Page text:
Saudi oil minister: Production cuts are not going to happen

HOUSTON — Saudi Arabia’s oil minister Ali Al-Naimi says the world’s biggest oil-producing nations won’t cut their output to support prices, and that it’s more efficient to let the market price out high-cost, inefficient oil producers.

“The producers of these high-cost barrels must find a way to lower their costs, borrow cash or liquidate,” Al-Naimi told a conference hall filled with U.S. energy executives during the second day of IHS Energy CERAWeek.

“It sounds hard, and unfortunately it is, but it is a more efficient way to rebalance markets,” he said. “Cutting low-cost production to subsidize higher-cost supplies only delays an inevitable reckoning.”

Al-Naimi’s appearance at the conference came amid market speculation that an oil-production freeze recently planned by Saudi Arabia, Russia and other major producers could eventually lead to an agreement to cut output and raise prices. While the oil minister said the planned cap on production is the first step in a process, but downplayed the possibility of a production cut.

“If we can get all the major producers not to add additional barrels, then this high inventory that we have now will probably decline in due time,” he said. “It’s going to take time. It’s not like cutting production. That is not going to happen.”

In part, that’s because many countries will not deliver production cuts even if they promise to do so, he added.

“There is no sense in wasting our time seeking production cuts; they will not happen,” Al-Naimi said. “What will happen is we will all as major producers find it easy to freeze production, let demand rise and let some inefficent supplies decline, and eventually the market will balance.”

For the U.S. oil industry, Al-Naimi’s comments likely mean there will be no quick relief for shale drillers who break even around when crude prices are $50 a barrel. It implies they will have to give up production before the oil market can recover.

The International Energy Agency said Monday U.S. crude production will decline by 800,000 barrels a day over the next two years, and that will be the biggest factor allowing the oil market to correct the global oil oversupply in early 2017.

“Inefficient, uneconomic producers will have to get out,” he said. “This is tough to say, but it’s a fact.”

Al-Naimi said sometime in March oil exporters will have another meeting regarding the production cap, “and probably (will) gather more agreements on freezing.”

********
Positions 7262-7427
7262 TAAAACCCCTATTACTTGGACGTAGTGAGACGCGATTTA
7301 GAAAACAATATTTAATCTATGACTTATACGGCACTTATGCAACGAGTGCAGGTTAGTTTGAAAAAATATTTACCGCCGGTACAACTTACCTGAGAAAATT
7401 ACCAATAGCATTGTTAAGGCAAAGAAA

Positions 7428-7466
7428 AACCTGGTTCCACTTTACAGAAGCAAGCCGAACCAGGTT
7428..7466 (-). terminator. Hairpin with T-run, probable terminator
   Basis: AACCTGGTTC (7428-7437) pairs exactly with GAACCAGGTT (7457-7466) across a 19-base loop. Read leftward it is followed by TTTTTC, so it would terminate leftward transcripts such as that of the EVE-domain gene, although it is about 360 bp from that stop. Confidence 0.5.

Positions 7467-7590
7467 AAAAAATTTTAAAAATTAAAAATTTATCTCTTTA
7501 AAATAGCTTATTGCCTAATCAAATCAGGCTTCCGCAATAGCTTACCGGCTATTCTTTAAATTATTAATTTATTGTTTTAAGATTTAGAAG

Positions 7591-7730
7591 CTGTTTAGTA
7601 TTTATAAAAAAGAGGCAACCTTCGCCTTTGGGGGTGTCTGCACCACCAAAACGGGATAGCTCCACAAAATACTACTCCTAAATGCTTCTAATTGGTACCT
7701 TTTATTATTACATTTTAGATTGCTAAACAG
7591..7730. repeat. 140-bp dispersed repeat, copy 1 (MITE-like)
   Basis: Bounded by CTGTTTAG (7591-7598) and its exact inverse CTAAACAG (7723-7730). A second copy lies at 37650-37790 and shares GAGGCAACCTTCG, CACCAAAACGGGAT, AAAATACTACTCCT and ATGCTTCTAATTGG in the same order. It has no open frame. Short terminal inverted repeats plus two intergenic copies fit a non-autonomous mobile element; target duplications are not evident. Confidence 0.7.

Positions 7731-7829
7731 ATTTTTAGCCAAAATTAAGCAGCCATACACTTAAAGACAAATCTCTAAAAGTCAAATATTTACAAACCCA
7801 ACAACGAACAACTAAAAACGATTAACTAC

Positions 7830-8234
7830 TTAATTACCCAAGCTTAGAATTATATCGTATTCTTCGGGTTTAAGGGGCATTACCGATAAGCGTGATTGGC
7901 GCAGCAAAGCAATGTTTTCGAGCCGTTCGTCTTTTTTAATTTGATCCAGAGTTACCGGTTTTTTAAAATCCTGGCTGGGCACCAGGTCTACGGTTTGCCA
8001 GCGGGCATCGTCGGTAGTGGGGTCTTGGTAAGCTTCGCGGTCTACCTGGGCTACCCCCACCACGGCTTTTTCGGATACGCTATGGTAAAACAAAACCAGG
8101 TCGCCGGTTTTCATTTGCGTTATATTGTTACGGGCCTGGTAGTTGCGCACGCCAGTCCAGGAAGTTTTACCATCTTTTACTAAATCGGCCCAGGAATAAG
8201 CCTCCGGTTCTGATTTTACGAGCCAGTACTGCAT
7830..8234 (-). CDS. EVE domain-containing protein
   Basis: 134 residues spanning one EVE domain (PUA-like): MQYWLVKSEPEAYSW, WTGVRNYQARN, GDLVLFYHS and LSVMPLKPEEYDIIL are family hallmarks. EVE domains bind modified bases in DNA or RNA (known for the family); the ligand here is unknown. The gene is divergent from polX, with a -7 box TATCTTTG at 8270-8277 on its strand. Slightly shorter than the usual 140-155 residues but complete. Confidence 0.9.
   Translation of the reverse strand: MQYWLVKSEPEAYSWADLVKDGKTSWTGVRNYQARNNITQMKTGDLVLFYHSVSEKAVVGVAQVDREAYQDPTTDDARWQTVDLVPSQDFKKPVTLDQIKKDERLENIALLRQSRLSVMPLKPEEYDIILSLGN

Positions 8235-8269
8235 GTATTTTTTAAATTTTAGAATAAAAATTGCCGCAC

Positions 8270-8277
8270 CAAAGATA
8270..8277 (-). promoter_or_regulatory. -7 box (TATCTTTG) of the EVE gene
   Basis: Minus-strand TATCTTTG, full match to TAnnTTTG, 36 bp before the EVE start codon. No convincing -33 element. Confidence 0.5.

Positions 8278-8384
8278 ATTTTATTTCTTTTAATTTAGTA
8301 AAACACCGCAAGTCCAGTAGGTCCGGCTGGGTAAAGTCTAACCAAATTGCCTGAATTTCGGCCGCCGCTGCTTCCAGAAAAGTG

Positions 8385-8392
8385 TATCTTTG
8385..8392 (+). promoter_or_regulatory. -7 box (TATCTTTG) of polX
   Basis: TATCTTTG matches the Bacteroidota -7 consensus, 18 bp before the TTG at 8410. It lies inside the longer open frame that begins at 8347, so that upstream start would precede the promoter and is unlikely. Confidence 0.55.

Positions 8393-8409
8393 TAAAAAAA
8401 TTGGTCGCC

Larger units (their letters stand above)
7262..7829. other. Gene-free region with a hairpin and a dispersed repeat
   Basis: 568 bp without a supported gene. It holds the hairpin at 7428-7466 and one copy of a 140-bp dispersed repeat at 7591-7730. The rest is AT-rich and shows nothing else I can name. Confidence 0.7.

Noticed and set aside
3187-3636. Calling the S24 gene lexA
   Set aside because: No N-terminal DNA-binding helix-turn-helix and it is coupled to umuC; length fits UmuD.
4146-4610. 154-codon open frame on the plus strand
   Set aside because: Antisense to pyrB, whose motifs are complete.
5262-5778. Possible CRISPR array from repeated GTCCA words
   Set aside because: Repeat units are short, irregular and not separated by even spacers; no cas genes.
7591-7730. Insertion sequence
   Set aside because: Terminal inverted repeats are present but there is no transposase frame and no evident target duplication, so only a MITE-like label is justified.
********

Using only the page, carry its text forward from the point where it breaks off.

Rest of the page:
“We are not banking on cuts … because there is less trust than normal,” he said.

The oil minister also emphasized Saudi Arabia has not declared war on shale producers, despite speculation in the press. “Our purpose is to satisfy customer demand,” he said.

Climate Change

But Al-Naimi said he believes the looming danger of climate change is “a much greater existential threat” to the oil industry than cyclical oil-price movement.

Al-Naimi said he attended the international climate change conference in Paris late last year, and that he considered it a success. And while Saudi Arabia is investing in renewable resources but he said it’s impractical to expect developing nation that rely on oil revenue to keep fossil fuels “in the ground.”

“It is simply not fair for advanced nations to dictate what developing nationscan or cannot do to meet their energy needs,” he said. Fossil fuels, he said, will be a big part of the world’s energy mix “whether we like it or not.”

“There are many things being done to tackle emissions,” he said. “That is what we need to fight.”

Al-Naimi reiterated his view that solar power will likely become a major source of energy in the future.

“Oil has a future, but solar is the answer,” he said.

Saudi Shale

When asked if he was surprised by the advent of shale oil and gas resources, Al-Naimi said he wasn’t in part because Saudi Arabia has been exploring its own shale reserves.

“We are finding shale oil, we are finding shale gas,” Al-Naimi said. “But we have much more economic sources of oil and gas to produce first. But we are doing our homework for the future.”

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About The Author

Collin Eaton joined the Houston Chronicle's team of energy reporters in 2013, after covering the financial industry for another publication. He writes mainly about U.S. oil companies and developments in international oil markets.